What Happened: Japan will offer accelerated cuts to agricultural tariffs during talks between economic revitalization minister Toshimitsu Motegi and U.S. Trade Representative Robert Lighthizer on June 20, Japan Today reported June 17. This would mean, for example, that Japanese beef tariffs would drop immediately to 26.6 percent as if the United States had joined the Comprehensive and Progressive Agreement for Trans-Pacific Partnership (CPTPP) in 2017 and then again to 25.8 percent a year later; the tariffs currently stand at 38.5 percent. In exchange, Japan will once more press for the United States to drop U.S. vehicle tariffs (2.5 percent on vehicles, 25 percent on trucks) to CPTPP levels.
Why It Matters: Japan is still clearly pushing for a reciprocal trade deal with the United States, and this is an effort to allow the United States agricultural access as if Washington had signed the deal in 2017 when U.S. President Donald Trump officially dropped out of talks.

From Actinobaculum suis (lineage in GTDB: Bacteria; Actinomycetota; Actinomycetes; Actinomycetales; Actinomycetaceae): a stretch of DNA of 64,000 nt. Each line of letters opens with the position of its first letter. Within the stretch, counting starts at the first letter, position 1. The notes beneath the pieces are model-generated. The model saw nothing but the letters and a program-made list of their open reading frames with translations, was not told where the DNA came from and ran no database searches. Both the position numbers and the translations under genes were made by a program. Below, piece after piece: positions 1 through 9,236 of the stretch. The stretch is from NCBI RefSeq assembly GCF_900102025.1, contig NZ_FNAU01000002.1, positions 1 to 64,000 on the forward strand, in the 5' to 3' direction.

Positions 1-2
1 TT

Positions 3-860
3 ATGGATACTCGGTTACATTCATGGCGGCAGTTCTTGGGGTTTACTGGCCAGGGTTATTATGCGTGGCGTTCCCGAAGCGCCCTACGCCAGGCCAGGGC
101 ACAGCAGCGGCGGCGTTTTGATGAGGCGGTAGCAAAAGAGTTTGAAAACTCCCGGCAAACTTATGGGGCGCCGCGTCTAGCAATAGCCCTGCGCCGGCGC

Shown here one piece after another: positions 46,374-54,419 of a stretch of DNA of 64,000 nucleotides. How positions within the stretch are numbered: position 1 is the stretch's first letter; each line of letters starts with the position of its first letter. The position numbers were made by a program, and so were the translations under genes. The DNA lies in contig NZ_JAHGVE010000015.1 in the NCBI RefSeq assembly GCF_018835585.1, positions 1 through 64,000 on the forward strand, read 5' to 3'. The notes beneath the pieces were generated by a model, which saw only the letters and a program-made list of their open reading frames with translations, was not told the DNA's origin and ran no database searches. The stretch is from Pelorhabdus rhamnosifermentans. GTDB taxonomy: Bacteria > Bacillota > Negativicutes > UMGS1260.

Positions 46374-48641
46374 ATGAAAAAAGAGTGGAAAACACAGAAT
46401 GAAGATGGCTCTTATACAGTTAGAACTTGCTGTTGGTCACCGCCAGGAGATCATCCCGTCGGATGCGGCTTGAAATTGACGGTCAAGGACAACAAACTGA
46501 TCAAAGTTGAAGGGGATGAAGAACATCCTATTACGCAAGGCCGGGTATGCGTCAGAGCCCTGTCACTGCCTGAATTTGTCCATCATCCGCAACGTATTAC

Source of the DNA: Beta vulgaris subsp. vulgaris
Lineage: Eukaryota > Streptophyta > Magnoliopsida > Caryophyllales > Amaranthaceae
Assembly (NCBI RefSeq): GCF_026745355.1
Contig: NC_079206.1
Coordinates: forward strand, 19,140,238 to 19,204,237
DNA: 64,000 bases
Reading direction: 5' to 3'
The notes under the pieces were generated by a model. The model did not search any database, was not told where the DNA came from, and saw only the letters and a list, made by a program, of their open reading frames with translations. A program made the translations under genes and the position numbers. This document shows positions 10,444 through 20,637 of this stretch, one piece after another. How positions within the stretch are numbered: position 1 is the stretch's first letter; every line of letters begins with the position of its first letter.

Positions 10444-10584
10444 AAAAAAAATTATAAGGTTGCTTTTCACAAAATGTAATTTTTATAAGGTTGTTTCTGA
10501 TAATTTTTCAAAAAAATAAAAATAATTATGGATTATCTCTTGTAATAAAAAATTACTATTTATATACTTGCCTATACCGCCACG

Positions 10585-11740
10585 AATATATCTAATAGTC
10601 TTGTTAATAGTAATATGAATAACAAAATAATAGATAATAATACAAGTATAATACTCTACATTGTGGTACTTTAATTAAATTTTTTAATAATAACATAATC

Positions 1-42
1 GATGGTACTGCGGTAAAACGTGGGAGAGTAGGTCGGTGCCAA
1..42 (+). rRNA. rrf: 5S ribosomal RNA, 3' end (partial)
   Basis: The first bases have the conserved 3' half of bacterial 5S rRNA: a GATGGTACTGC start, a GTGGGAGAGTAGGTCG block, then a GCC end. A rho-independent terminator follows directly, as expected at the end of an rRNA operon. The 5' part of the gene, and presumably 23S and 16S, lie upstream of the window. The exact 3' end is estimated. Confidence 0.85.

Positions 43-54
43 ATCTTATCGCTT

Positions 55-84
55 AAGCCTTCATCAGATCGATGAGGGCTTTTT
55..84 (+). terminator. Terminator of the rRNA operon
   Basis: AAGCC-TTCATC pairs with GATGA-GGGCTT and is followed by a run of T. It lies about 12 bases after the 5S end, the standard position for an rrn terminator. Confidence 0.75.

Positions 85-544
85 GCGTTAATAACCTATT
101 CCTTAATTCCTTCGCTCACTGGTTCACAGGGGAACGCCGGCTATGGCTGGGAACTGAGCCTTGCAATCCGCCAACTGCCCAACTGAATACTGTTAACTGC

Background/Context: Japanese and U.S. trade talks kicked off earlier this year after a late 2018 agreement between Trump and Japanese Prime Minister Shinzo Abe to begin the process. Japan, already set to impose a potentially damaging consumption tax hike in October, needs to rapidly close a deal with the United States to forestall the blow to its economy from steep U.S. automotive tariffs suspended until November.
- Agriculture Is Still Vital to U.S. Trade Talks — For Now (May 2, 2019)
- Japan, U.S.: Industrial Giants Take the Slow Road to a Trade Deal (April 12, 2019)
- Japan Drafts a Delicate Approach to U.S. Trade Talks (Feb. 11, 2019)